top of page


(Originally published in the May 2004 issue of Parrots magazine)

By John Geary

The warmer weather is upon us, and that means many of us will spend more time outdoors. If we share our lives parrots, they may spend some of that time outside with us. While taking our feathered companions outside may seem like a great idea, as responsible bird caretakers, we have to stop to consider if letting our birds experience “the great outdoors” is truly in their best interests. If we decide “yes,” we then must decide how to let them experience it. Part of that “how” involves how much freedom we allow them. If their wings are not trimmed, do we allow them some supervised free flight? If their wings are trimmed, do we allow them to wander around the lawn or the garden, or do we take them outside only in a cage?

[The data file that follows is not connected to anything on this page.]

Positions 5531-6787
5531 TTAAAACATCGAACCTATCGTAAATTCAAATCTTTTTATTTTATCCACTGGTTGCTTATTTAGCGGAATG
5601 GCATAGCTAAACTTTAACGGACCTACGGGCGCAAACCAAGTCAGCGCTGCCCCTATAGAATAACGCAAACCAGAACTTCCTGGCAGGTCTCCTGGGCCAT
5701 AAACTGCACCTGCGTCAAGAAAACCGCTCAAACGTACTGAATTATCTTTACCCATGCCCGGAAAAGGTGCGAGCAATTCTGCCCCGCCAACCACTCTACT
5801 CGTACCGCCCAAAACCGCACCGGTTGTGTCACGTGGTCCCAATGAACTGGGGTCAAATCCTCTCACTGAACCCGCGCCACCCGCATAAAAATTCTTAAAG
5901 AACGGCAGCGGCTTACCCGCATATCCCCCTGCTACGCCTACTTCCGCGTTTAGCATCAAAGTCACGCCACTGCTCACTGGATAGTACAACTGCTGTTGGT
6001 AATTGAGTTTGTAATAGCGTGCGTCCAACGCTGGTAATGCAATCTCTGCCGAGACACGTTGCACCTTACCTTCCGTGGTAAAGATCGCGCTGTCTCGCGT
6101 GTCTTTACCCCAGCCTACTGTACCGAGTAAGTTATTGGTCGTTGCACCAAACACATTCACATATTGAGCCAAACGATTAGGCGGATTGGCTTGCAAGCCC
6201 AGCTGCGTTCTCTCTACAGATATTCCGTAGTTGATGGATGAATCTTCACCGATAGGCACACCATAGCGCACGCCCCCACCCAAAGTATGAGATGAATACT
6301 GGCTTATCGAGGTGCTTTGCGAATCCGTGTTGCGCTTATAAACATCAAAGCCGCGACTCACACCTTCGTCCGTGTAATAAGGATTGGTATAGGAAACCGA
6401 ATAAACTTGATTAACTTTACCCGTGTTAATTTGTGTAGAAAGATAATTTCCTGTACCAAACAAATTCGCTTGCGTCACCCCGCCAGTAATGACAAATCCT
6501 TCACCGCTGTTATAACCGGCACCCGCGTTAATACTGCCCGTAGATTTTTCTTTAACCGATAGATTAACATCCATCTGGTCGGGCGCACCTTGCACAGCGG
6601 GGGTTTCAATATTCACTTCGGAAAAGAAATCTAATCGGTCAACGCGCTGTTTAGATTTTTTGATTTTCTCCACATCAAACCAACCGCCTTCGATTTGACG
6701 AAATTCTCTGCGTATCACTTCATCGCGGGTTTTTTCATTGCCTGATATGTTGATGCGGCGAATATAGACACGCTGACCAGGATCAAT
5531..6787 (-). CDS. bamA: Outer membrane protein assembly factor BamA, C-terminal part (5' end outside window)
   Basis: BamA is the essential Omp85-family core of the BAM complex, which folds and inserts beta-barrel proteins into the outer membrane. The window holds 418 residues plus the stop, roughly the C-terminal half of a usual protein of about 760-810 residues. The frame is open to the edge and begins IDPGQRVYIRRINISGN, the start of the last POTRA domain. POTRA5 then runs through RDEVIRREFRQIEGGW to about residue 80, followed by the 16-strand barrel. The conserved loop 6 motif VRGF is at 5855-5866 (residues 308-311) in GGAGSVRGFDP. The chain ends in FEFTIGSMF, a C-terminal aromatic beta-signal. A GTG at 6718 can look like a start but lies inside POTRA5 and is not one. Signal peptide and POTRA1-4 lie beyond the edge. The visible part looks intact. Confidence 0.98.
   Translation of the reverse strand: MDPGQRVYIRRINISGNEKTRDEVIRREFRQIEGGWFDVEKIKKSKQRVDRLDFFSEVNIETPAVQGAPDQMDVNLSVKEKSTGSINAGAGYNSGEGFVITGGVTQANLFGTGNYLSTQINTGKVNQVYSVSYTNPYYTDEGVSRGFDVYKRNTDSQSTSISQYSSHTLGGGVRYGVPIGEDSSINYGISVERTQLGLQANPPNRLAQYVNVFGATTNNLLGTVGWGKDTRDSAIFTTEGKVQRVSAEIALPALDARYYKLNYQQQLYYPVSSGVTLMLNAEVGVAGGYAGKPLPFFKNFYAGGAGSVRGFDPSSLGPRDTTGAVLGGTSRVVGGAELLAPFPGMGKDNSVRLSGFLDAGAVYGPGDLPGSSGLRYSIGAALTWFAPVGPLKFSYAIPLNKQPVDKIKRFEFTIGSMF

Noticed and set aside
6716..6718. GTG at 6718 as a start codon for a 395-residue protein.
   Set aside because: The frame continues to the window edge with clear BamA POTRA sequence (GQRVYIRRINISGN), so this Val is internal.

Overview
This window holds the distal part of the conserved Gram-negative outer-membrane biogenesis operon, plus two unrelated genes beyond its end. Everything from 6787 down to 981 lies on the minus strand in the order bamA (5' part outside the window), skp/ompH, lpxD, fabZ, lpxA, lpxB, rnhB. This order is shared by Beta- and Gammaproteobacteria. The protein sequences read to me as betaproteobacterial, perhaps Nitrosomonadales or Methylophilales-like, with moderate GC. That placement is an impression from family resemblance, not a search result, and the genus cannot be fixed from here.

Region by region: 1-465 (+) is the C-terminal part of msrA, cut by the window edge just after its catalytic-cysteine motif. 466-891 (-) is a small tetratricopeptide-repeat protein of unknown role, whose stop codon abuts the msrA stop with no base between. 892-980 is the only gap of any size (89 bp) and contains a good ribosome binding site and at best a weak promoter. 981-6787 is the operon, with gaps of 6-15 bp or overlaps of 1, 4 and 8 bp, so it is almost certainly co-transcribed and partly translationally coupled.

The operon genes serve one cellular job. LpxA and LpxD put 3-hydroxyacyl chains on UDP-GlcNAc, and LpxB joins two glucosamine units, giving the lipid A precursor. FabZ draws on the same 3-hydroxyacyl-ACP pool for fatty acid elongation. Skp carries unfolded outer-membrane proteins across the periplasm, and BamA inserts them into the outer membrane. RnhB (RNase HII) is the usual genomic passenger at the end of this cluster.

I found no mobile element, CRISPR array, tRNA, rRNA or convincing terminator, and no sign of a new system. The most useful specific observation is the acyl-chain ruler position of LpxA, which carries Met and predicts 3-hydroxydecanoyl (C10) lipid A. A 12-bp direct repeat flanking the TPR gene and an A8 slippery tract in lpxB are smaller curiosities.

Even taking them outside in a cage is no guarantee of safety, as they may still be exposed to the growing dangers of West Nile Virus, Asian bird flu and diseases from wild birds, which can all cause illness and sometimes death.

There are some benefits to taking our birds outside, but there are also many detriments.


Sunlight. Exposure to a full spectrum of light, including UV, which helps increase vitamin D and can help digestion and absorption of other necessary vitamins and minerals. (Be aware, however, the same effect can often be achieved by use of full spectrum light devices installed indoors.)

Companionship. Another positive benefit is the fact they have the pleasure of our company in the outdoors, rather than being stuck inside while we soak up the summer rays.